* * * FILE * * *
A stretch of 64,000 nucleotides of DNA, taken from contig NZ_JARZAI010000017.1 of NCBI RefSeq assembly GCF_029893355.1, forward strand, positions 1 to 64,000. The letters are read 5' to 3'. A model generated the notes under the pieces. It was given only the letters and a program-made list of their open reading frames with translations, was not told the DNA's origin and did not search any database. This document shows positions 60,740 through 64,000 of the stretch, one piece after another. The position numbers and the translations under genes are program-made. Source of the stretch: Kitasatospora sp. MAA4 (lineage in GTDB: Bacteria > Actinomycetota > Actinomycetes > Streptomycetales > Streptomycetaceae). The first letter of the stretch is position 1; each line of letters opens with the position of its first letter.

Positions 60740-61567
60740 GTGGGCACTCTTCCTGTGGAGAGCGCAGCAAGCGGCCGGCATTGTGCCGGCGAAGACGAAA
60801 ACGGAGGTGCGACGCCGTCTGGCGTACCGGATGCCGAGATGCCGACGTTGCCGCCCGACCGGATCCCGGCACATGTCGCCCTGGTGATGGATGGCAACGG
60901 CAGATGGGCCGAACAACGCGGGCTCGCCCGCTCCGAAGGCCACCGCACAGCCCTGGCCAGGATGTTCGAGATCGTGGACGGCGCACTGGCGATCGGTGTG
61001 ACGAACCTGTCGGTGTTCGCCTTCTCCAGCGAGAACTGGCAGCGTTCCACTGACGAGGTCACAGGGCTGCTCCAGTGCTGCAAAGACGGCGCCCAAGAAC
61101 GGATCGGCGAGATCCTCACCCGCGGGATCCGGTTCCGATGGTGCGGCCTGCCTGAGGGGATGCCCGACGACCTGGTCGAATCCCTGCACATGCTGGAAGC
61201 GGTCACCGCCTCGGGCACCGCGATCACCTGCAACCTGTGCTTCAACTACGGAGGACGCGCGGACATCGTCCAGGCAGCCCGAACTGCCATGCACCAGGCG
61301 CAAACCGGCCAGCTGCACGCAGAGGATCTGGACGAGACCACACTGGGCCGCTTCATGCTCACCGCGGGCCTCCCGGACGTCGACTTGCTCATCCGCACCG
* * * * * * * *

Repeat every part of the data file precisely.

A stretch of 64,000 nucleotides of DNA, taken from contig NZ_JARZAI010000017.1 of NCBI RefSeq assembly GCF_029893355.1, forward strand, positions 1 to 64,000. The letters are read 5' to 3'. A model generated the notes under the pieces. It was given only the letters and a program-made list of their open reading frames with translations, was not told the DNA's origin and did not search any database. This document shows positions 60,740 through 64,000 of the stretch, one piece after another. The position numbers and the translations under genes are program-made. Source of the stretch: Kitasatospora sp. MAA4 (lineage in GTDB: Bacteria > Actinomycetota > Actinomycetes > Streptomycetales > Streptomycetaceae). The first letter of the stretch is position 1; each line of letters opens with the position of its first letter.

Positions 60740-61567
60740 GTGGGCACTCTTCCTGTGGAGAGCGCAGCAAGCGGCCGGCATTGTGCCGGCGAAGACGAAA
60801 ACGGAGGTGCGACGCCGTCTGGCGTACCGGATGCCGAGATGCCGACGTTGCCGCCCGACCGGATCCCGGCACATGTCGCCCTGGTGATGGATGGCAACGG
60901 CAGATGGGCCGAACAACGCGGGCTCGCCCGCTCCGAAGGCCACCGCACAGCCCTGGCCAGGATGTTCGAGATCGTGGACGGCGCACTGGCGATCGGTGTG
61001 ACGAACCTGTCGGTGTTCGCCTTCTCCAGCGAGAACTGGCAGCGTTCCACTGACGAGGTCACAGGGCTGCTCCAGTGCTGCAAAGACGGCGCCCAAGAAC
61101 GGATCGGCGAGATCCTCACCCGCGGGATCCGGTTCCGATGGTGCGGCCTGCCTGAGGGGATGCCCGACGACCTGGTCGAATCCCTGCACATGCTGGAAGC
61201 GGTCACCGCCTCGGGCACCGCGATCACCTGCAACCTGTGCTTCAACTACGGAGGACGCGCGGACATCGTCCAGGCAGCCCGAACTGCCATGCACCAGGCG
61301 CAAACCGGCCAGCTGCACGCAGAGGATCTGGACGAGACCACACTGGGCCGCTTCATGCTCACCGCGGGCCTCCCGGACGTCGACTTGCTCATCCGCACCG